Winds force PyeongChang sponsors to activate contingencies
By Jonathan Rest in PyeongChang
Olympic Alpine skiing finally got under way today after two days of postponements caused by windy conditions in PyeongChang that have put organisers in the spotlight over athlete safety and forced some International Olympic Committee ‘TOP’ sponsors to dip into their contingency plans.
The inclement weather has impacted on some activation plans from TOP sponsors, with one having scrapped plans for an outdoor pop-up store because of the cold, Sportcal understands.
There have also been frustrations over the late cancellation of some events, particularly if VIP guests have been brought in for the day from Seoul (a near two-hour train ride from PyeongChang).
Several of the long-serving TOP sponsors told Sportcal the late changes are par for the course for a winter Olympics.
Coca-Cola, the US soft drink giant, said: “As long-standing Olympic partners, we’ve been exposed to these type of situations on previous occasions, particularly during Winter games. As a result, we always have in place robust contingency plans that allow us to adapt our hospitality programs to such operational risks. We are continuously working with POCOG [the organising committee] to manage these unavoidable situations as smoothly as possible, based on our pre-planned risk assessments and contingency plans.”
In a statement, Nobuyuki Tamura, vice-president of Bridgestone Corporation, the Japanese tyre manufacturer, and director of its corporate Olympic and Paralympic office, told Sportcal: “We are fortunate to have a strong foundation of large-scale event experience, so we know every big event of this nature brings with it a unique set of challenges. PyeongChang 2018 is no different, so we worked to develop contingency plans should the weather have any impact on our programme.”
General Electric, the USA-based multinational conglomerate, Samsung, the Korean consumer electronics giant, and Intel, the USA-based computer chip manufacturer that is the newest TOP sponsor, all insisted publicly that their hospitality “has not been impacted” by the weather.
A spokesman for Toyota, the Japanese car manufacturer, said: “Weather can be an issue at any winter games, so we were (and are) prepared for schedule changes.”
Toyota is almost invisible at these games, having sent only a few dozen representatives to PyeongChang.
The company’s TOP deal with the IOC runs from 2017 to 2024, but it agreed to take a back seat in PyeongChang almost three years ago when Hyundai, the Korean car maker, and Kia, its smaller affiliate, signed as domestic sponsors of the games.
The two companies are providing a fleet of about 4,100 vehicles.
Special dispensation was given to Pyeongchang 2018 under the contract to sign its own exclusive car sponsorship deal, given the unique dominance of Hyundai and Kia in their local market.Toyota’s logo is, therefore, nowhere to be seen in PyeongChang, but it still has the right to use the Olympics logos in its advertising elsewhere in the world, as it did in USA during the NFL Super Bowl earlier this month.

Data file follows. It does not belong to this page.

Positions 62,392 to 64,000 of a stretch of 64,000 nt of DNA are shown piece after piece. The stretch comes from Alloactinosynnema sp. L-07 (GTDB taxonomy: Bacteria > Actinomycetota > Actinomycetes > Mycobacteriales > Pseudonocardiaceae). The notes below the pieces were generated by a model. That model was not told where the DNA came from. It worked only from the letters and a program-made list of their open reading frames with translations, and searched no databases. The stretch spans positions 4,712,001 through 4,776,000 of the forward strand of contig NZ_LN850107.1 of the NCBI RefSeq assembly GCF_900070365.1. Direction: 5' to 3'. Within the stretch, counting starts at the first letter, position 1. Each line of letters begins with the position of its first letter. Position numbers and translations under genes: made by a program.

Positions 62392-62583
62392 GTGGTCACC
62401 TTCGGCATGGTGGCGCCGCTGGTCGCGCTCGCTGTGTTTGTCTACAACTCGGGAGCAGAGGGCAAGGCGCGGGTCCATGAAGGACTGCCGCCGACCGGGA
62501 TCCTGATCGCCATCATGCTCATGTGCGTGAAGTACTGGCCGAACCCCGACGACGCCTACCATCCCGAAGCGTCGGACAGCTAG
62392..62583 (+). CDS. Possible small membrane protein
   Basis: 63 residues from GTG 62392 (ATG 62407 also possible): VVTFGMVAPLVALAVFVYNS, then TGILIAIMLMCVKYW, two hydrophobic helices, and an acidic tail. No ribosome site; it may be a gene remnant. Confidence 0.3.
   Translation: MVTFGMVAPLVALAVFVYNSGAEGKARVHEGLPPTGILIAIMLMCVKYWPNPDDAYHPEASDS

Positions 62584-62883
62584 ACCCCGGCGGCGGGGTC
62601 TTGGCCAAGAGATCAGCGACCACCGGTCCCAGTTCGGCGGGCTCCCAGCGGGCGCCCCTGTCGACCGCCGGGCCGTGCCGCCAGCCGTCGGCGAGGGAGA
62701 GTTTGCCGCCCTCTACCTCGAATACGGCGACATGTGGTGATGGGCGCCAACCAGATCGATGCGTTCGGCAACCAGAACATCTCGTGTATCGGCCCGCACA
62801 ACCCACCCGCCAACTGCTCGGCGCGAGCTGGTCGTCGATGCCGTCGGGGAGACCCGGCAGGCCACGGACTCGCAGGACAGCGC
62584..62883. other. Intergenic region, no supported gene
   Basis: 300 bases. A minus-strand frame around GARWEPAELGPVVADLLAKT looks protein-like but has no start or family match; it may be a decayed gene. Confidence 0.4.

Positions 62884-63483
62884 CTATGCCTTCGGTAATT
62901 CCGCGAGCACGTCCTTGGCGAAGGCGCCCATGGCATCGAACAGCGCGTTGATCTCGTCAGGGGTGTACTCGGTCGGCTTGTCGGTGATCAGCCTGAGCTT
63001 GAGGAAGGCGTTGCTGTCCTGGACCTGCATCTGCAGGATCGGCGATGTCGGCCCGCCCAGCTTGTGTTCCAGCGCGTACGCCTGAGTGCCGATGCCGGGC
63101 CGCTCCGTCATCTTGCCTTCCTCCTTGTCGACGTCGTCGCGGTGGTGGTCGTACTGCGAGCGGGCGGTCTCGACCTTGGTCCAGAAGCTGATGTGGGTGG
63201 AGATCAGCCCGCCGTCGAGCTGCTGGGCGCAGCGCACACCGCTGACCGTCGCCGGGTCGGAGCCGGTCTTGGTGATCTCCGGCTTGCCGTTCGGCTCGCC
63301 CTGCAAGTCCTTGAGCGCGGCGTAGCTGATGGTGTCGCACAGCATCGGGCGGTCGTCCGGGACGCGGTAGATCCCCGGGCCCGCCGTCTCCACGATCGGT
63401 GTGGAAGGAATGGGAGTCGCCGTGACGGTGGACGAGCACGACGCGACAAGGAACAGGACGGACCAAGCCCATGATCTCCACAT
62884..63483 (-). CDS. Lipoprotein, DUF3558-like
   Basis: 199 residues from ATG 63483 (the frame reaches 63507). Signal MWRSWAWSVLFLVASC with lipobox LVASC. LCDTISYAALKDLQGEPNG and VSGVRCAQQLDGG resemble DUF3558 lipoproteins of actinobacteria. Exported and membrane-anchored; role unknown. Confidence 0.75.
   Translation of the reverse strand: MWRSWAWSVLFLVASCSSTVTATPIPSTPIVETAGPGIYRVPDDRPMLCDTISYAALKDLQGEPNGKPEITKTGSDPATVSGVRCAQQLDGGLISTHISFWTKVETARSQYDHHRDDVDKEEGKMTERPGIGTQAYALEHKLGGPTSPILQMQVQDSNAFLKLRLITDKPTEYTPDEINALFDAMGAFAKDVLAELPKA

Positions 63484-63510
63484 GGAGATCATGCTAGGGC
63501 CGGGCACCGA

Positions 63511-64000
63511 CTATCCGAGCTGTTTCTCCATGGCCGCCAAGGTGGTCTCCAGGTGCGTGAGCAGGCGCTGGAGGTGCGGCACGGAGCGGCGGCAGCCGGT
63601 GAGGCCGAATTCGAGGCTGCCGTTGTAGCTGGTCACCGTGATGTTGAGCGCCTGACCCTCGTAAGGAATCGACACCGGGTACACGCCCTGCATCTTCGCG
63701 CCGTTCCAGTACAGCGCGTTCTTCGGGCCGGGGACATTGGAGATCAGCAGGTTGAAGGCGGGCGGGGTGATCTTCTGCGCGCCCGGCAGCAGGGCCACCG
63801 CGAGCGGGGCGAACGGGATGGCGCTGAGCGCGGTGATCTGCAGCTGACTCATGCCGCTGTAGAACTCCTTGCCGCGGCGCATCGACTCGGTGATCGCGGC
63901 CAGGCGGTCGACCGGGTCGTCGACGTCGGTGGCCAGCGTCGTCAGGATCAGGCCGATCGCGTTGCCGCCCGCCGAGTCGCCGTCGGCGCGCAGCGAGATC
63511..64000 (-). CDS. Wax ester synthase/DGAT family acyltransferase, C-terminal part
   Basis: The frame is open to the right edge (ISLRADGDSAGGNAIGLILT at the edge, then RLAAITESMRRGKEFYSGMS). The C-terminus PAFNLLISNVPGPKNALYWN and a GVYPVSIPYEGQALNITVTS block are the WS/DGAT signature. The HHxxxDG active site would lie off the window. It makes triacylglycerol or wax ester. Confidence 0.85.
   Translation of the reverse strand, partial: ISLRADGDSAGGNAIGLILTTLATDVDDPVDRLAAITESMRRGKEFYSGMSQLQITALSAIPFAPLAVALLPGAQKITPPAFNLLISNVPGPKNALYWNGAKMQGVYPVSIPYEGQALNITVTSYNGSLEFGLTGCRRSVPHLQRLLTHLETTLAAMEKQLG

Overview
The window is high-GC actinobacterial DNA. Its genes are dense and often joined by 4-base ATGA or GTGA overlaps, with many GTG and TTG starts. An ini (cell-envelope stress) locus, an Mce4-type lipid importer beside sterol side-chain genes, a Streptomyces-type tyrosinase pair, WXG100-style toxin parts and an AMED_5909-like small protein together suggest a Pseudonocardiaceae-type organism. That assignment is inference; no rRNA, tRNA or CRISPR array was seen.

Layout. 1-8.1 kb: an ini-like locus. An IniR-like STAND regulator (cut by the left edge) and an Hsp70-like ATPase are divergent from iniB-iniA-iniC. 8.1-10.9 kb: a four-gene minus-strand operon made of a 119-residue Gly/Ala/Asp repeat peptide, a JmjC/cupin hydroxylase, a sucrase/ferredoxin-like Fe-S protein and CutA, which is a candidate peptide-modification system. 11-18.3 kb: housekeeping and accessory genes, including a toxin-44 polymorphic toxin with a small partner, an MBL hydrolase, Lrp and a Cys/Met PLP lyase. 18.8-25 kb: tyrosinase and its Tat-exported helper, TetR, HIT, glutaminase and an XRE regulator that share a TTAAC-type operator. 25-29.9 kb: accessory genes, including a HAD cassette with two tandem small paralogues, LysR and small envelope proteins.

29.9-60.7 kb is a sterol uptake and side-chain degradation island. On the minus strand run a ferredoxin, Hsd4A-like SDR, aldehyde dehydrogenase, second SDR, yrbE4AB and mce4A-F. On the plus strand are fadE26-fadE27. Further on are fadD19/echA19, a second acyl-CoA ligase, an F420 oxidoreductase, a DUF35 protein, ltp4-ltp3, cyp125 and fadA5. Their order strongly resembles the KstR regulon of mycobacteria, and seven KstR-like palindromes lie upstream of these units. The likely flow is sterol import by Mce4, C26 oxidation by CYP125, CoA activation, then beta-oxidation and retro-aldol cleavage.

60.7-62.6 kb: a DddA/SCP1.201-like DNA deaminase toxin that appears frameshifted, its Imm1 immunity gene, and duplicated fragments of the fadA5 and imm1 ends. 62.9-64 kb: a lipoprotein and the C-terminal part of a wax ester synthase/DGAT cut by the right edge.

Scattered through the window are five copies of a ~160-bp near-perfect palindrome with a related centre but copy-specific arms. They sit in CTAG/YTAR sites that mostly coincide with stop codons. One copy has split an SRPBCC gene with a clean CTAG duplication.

Schedule pressures ease The biting wind, which added a chill factor to temperatures already hovering around minus 20 degrees Celsius, abated enough today to ease pressure on the skiing schedule.
At the Yongpyong resort (pictured) yesterday, the women’s giant slalom was postponed, and is now set to take place on Thursday, the same day as the men’s downhill, the sport’s marquee event.
The gusts were not as strong at the Phoenix Snow Park but caused farcical conditions for the women’s slopestyle final with 20 of the 25 competitors falling in the opening run.
The FIS, skiing's governing body, was forced to issue a statement in the aftermath of Monday’s competition, noting: “The first priority is the safety of the athletes and FIS would never stage a competition if this could not be assured.
“The FIS Jury monitored the weather conditions closely throughout the day, including consulting with the coaches, and considered it was within the boundaries to stage the competition safely.
“FIS always aims for the athletes to be able to stage their best performances, which some athletes have expressed was not the case today, but the nature of outdoor sports also requires adapting to the elements.”
The IOC insisted the safety of athletes “is the number one priority,” adding: “Each federation has a wealth of experience so we bow to that. We would never take a decision that would put in question the safety of the athletes. Obviously we are consulted but we bow to the federations on technical decisions.”
IOC spokesman Mark Adams said of the schedule congestion: “There are reserve days, and plenty of time to get competitions in. Nagano [1998 winter Olympics] held the downhill five minutes before the closing ceremony.”